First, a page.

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Government and Security Sector Accountability

Selling Electricity Case

Court / Presiding Judge

Alexandria Criminal Court/Judge Gamal Gomaa

Procedural History

In September 2014, the court issued its verdict in the case.

Verdict

Businessman Hussein Salem and his son and daughter were sentenced in absentia to 10 years in prison. Four other officials at the Alexandria Petroleum Company were sentenced to seven years in prison, and six individuals received one-year suspended sentences and a fine of LE11 million as well as a repayment of LE125,000 to the state.

Summary of Reasoning

The court sentenced the defendants on charges of selling electricity to bodies other than the Egyptian Electricity Authority, causing willful damage to their employers, and violating the law that prohibits Egyptian and foreign investors from selling electricity to bodies other than the Egyptian Electricity Authority.

Anecdotal Notes

While Hussein Salem relinquished funds in a reconciliation deal with the Egyptian government that was finalized in August 2016 and in which he reportedly paid LE5.8 billion in order to avoid prosecution, it has been suggested that the total value of his assets far exceeded the amount he reported during the reconciliation process. In December 2018, the Illicit Gains Authority began an investigation into Salem's hidden assets after the Administrative Control Authority found records within Salem's companies showing transfers of funds between various companies in what was perceived to be an attempt to hide these funds from the government.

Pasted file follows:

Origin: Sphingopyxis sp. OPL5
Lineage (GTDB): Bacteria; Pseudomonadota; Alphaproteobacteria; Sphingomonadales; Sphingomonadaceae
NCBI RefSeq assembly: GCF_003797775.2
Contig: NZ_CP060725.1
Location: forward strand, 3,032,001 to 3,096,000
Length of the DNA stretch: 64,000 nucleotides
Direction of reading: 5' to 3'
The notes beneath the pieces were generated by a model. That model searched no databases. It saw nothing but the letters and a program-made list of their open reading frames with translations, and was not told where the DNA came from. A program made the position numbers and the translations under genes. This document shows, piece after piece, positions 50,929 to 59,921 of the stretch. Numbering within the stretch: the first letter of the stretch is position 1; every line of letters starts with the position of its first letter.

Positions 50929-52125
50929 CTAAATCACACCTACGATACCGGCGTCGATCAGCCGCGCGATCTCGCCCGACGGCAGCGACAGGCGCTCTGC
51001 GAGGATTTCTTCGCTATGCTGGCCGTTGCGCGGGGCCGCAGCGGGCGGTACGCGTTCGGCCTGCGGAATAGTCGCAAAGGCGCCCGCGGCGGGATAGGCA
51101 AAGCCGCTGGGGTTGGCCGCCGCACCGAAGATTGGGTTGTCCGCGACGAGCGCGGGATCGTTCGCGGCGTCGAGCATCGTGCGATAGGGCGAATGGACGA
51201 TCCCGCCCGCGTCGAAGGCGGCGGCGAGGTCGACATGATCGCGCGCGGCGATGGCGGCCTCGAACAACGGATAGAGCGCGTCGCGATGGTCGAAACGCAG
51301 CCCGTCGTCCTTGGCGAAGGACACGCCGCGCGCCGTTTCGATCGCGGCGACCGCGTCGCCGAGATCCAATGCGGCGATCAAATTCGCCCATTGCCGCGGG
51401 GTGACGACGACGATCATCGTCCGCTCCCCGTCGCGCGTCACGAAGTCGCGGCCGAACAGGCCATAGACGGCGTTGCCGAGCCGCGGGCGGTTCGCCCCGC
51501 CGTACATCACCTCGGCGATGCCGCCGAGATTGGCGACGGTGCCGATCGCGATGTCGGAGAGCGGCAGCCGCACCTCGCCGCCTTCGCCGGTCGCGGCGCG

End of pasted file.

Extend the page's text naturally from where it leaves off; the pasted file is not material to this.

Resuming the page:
Legal & Judicial Implications

While the court issued both a prison sentence and fine to the Salem family and its affiliates in this case, there is fear that the reconciliation deal that Salem reached while another one of his cases was ongoing sends an implicit message that the judiciary’s corruption sentences can be sidestepped in exchange for payment, thus contributing to a culture of impunity for government officials implicated in corruption cases and creating an environment in which individuals with access to wealth can avoid prison sentences.